3

You can look up NEC at NFPA.org- free registration required. Comments in parens are my rewording. 334.10 Uses Permitted Type NM ('Romex')....shall be permitted in 1 and 2 family dwellings, and multifamily dwellings of types III, IV and V construction (and other buildings, but must be concealed) A "For both exposed and concealed work in normally dry ...


3

So I noticed on part 125 the latchboard the latch "ramps" appeared to have worn down a bit which might cause the switches to not all flip in the appropriate sequence. So I purchased and installed a replacement. When I installed the new latchboard (and new relays) I made sure the latchboard was firmly screwed to the frame. It's possible if the latchboard ...


3

The white material that is flaking off looks like an insulation/sound deadening coat applied by the sink manufacturer. It wasn't supposed to come off. Unfortunately, I don't think there is a quick & easy solution. The white material looks friable (it breaks up into dust). I see the white dust on your garbage disposal unit. If the sink is over a couple ...


3

You could do it. You'd need a small portable tile saw and would have to very carefully cut the tiles exactly flush with the countertop. This would be very hard to do because you'd have to reach to the back of the countertop to do the cutting and would need perfect control of the saw to avoid scratching the countertop. If you were that skilled, because of ...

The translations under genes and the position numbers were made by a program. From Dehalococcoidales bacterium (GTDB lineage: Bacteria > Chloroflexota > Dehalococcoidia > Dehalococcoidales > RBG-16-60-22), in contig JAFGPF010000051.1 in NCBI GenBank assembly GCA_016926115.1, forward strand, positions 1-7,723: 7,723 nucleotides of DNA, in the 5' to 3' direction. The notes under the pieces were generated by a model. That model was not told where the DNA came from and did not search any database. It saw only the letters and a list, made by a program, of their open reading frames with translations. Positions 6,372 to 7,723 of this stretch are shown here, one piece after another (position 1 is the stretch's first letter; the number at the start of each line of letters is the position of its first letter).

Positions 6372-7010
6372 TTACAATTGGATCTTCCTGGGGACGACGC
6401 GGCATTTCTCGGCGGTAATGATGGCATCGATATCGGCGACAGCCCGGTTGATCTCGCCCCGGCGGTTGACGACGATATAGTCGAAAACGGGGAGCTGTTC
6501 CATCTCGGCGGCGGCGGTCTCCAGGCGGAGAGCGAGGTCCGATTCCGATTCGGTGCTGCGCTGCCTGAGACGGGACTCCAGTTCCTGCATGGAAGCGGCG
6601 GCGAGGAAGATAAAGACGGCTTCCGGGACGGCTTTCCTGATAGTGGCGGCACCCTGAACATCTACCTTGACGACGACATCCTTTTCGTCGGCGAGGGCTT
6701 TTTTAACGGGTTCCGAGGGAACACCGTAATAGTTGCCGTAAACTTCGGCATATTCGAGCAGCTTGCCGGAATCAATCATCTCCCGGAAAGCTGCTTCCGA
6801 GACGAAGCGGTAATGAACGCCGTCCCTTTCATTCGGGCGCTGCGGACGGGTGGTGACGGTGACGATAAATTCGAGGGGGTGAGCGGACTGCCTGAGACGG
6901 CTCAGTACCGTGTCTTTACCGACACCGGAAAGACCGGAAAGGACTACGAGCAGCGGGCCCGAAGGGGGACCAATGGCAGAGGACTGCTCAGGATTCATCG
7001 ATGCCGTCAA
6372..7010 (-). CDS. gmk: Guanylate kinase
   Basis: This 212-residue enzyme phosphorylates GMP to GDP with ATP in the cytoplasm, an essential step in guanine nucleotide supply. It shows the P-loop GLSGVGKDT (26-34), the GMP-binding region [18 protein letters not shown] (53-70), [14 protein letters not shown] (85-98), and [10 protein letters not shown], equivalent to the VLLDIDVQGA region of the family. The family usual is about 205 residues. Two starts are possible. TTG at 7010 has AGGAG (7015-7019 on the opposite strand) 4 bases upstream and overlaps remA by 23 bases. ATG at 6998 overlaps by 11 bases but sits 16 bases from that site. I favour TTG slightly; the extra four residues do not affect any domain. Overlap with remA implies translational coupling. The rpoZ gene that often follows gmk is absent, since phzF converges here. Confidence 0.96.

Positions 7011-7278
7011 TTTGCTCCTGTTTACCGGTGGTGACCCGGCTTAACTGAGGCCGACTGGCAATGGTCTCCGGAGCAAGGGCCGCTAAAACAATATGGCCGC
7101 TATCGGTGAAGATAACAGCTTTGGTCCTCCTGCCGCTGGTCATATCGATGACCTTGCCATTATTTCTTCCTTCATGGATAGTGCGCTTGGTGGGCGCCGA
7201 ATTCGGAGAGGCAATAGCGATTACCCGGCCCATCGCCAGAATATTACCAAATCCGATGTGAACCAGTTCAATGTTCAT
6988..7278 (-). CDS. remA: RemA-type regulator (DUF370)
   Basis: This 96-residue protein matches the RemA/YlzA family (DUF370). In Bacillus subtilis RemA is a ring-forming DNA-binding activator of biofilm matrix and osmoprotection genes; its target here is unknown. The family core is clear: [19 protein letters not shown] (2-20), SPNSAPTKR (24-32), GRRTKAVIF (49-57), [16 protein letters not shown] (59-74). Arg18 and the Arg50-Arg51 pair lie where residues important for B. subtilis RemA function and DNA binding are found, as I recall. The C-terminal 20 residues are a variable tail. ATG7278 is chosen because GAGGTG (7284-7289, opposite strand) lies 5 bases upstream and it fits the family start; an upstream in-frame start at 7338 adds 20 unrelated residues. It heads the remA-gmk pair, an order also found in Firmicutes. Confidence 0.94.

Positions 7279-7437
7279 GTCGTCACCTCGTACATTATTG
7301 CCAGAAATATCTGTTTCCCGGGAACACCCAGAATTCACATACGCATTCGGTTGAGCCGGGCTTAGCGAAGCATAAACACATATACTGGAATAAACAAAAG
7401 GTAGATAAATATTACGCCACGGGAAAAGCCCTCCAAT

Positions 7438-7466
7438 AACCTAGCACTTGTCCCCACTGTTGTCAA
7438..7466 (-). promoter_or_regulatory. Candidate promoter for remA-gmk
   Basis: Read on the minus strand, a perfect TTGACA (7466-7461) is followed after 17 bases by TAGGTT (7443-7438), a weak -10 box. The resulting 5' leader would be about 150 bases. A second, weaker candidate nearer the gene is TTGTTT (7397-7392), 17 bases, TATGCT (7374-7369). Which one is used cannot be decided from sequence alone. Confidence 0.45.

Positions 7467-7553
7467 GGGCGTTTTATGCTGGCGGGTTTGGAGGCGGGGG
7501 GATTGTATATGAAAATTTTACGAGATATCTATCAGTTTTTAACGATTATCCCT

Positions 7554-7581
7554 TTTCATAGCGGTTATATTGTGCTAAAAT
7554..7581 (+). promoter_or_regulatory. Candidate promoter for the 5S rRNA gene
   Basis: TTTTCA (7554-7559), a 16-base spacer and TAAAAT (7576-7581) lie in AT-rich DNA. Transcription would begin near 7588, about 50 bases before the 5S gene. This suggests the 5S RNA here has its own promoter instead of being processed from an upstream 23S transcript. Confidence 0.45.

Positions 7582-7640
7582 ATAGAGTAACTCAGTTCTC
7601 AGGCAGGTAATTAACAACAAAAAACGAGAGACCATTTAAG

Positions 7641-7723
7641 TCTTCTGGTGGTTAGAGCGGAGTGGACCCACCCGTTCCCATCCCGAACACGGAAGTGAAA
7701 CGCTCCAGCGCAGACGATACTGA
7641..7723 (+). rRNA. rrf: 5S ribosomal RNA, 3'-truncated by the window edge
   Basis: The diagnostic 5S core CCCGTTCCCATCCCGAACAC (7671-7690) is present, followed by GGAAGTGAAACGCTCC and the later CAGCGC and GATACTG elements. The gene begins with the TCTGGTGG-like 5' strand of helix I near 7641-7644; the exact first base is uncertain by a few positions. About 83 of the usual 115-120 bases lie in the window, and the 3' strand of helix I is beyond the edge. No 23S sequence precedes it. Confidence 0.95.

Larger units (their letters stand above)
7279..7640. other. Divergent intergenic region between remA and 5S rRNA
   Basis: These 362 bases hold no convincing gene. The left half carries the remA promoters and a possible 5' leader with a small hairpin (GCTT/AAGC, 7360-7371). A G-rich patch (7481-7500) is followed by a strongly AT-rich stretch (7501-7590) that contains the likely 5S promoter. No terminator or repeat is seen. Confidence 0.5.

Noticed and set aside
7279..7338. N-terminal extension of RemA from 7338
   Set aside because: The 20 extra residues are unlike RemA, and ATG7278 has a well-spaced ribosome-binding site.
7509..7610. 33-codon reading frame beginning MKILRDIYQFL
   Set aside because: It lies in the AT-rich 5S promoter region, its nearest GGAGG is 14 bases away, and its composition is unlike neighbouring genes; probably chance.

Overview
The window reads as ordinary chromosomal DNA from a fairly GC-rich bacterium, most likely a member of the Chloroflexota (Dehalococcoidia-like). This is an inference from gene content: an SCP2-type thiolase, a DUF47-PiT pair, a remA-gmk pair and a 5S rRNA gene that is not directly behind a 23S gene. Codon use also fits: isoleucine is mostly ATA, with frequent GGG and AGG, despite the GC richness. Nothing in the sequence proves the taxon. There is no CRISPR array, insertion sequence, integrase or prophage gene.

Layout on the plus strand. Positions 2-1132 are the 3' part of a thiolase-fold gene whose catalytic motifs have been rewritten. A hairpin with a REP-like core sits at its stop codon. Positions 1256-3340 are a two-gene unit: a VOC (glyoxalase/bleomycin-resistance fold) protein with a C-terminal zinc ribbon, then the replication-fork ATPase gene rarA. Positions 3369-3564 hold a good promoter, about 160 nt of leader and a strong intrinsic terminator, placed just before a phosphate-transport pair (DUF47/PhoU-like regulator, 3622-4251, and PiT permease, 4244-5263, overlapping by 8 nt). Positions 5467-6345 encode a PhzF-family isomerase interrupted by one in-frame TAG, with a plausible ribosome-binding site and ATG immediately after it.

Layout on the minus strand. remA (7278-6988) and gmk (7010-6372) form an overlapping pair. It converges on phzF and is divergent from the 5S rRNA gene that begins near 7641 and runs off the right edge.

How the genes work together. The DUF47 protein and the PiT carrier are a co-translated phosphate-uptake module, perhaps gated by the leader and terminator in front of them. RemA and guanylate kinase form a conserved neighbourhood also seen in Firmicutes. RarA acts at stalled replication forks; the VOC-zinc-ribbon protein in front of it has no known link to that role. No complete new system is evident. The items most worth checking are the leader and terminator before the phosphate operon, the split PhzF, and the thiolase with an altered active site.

3

There is no requirement for a back splash behind an oven. Period. I buy a lot of houses with just drywall and painted. To add tile there is very little prep work that you have to do to the wall. Basically you just want to scruff it up a little if tiling with mortar and if using the peel and stick, a rough sanding and cleaning up after works. ...


3

You're dealing with some major renovations. I don't think we would be able to answer that accurately just by looking at pictures. The easiest part would be rerouting the electric cables. Junction boxes could be mounted to the joists but the boxes would have to be accessible forever. The plex plumbing would be a nightmare and the drain piping almost ...


3

Borax is a great substitute for TSP. Mixed with water, it is a very good degreaser. Just scrub your walls with it and let it dry completely. Any ammonia-based cleanser will also do the job. With peel and stick tiles read and follow all the manufacturer instructions accurately.


3

You are correct, the only purpose of the two nails were to align the cabinet edges together. The screws in the back panel is what holds the cabinet up and provide the load support.


3

Your drain might be backing up , a 1-1/2 or 2ā€ sink dumping into a 4ā€ drain should not have any back pressure . I see your arrows but can not tell why it would leak there , I would try a silicone sealer . If there is not a vent close to the sink this could cause issues but at the point where the size jumps would be a new one for me. If you run water for a ...